- Your (smartphone) camera needs to be on a tripod with the scene in the frame.
- Your scene needs to be dark. It doesn’t have to be pitch black (although that can lead to some really cool effects), but it has to be dark enough that a long exposure won’t brighten the image to the point of blinding.
- You, or an assistant, need to have the light painting tool. The tool can be anything that emits light – a flashlight, a sparkler, a keychain LED, or a phone.
Try to eliminate as many light sources as possible. Overhead lights are an obvious one, but also move away from streetlights and turn off screens. During a long exposure, every light source is “magnified” and can impact the image – even if it’s out of the scene.
Need some instruction on how to take a long exposure on your phone? Check out this guide.
Now it’s time to light paint.
Light Painting Techniques
At a very basic level, the trick is just to shine light selectively. There are two primary methods:
Light paint by Shining Light at the Camera
Ever seen those pictures of people running around with sparklers and there’s a big long trail of light? That’s this.
Point your light source directly at the camera taking the long exposure. Keep it aimed there while you’re “painting”. Move it at a medium pace – not frantically and not too slow.
Light Paint by Illuminating the Subject
Instead of pointing at the camera, you’re pointing the light source at the subject.
For this, move slowly and methodically. You want to illuminate the entirety of the subject and you want to illuminate every part for approximately the same amount of time. If you miss a spot, it will be very apparent.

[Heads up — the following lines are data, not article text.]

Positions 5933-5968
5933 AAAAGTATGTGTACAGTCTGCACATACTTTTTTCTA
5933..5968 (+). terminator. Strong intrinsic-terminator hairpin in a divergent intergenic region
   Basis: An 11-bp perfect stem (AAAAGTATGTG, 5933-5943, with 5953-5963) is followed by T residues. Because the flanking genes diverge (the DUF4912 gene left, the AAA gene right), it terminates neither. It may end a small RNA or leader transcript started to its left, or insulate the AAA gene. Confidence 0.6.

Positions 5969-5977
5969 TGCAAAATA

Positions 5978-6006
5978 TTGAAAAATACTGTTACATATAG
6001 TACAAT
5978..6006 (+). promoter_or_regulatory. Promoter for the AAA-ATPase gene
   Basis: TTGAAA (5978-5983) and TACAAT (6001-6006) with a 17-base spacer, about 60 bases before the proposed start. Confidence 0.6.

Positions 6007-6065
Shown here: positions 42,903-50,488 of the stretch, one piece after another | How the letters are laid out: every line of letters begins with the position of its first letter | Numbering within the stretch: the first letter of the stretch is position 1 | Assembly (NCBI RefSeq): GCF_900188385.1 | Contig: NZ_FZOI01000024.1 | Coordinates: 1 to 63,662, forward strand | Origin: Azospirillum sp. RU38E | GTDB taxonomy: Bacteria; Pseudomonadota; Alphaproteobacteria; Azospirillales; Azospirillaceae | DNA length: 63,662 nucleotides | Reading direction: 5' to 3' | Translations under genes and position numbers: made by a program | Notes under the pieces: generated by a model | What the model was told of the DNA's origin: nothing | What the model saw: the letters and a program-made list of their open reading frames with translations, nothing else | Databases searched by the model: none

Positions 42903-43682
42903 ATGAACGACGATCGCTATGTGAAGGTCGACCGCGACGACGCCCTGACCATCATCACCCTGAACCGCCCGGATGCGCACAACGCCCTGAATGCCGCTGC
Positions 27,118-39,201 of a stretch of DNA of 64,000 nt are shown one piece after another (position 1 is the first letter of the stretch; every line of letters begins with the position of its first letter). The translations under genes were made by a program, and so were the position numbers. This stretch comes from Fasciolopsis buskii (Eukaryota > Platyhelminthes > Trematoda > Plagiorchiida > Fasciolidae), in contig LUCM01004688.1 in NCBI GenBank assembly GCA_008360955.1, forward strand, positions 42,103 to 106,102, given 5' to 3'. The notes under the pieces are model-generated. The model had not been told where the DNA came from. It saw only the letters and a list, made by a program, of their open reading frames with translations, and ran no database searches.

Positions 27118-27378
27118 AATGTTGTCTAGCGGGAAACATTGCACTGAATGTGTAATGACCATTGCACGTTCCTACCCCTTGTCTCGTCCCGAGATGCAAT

Don’t be afraid to move in front of the camera if necessary, just don’t stay too long.
Using Your Phone to Paint Light
We’ll assume you’re using two phones here – one to take the long exposure, the actual picture, and another to use as a light source.
There are loooads of ways to use your phone for light painting. It’s an incredibly versatile tool.
- Use the flashlight. Point it at the camera taking the picture and wiggle it around. Yay, light painting.
- Take a screenshot of a white screen (or any other color). Have that image open and use the front of your phone to shed light on the subject.
- Use a dedicated light painting app. There are some really cool ones. They can emit solid colors, rainbows, or any pattern of colored light you want. They can strobe for neat effects. Some apps will even let you type a message that it will spell while you’re moving your phone!
Light Paint is an imaginatively named iOS app that has the above features.
For Android, check out Lightbrush.
Light Painting Tips
- Ideally, your body won’t show up in the long exposure. The best way to accomplish this is to keep your body moving as quickly as possible – and in different places. Also try to keep light off of yourself. Wearing dark clothes helps.
- Experiment with the angle of the light source. Light from above, below, and straight on the subject can make for differing shadows and dramatic effects.
- Use different colors!
- Keep your ISO low to reduce grain. All the light you need should be painted in!